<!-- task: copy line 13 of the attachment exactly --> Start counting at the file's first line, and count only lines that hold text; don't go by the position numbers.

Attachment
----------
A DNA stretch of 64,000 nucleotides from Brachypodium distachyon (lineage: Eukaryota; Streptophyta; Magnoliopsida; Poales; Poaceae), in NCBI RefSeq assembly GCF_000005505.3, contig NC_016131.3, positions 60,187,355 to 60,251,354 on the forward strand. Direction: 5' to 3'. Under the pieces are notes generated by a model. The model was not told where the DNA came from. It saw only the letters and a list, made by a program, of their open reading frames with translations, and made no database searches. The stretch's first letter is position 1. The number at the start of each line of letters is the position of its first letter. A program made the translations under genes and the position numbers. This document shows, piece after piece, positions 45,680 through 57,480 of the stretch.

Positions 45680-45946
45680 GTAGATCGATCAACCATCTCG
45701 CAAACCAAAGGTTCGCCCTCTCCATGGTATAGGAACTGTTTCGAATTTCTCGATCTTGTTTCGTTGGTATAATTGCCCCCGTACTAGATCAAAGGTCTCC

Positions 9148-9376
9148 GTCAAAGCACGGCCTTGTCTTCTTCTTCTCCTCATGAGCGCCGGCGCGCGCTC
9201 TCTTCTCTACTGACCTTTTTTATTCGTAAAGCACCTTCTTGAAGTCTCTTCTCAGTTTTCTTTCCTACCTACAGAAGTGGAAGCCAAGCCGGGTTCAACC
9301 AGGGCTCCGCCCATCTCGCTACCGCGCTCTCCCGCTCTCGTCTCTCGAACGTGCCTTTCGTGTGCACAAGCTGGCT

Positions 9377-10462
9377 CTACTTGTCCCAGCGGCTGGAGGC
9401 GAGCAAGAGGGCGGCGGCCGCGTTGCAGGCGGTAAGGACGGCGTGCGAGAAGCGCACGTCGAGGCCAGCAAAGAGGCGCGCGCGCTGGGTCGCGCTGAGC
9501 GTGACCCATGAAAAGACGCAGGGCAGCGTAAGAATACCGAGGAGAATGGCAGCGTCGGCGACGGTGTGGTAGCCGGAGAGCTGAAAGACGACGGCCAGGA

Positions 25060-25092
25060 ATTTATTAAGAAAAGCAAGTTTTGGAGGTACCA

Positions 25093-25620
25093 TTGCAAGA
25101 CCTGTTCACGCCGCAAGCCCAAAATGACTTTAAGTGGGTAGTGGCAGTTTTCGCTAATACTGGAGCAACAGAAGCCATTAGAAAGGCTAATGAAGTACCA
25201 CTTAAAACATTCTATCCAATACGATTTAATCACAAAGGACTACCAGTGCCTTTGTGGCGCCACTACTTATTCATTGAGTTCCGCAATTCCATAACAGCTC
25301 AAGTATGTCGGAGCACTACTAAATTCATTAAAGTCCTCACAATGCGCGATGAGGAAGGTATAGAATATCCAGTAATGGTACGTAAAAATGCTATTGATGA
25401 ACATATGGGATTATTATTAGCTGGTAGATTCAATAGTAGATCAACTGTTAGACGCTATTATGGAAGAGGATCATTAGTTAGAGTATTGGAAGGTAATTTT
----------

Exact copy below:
Positions 25060-25092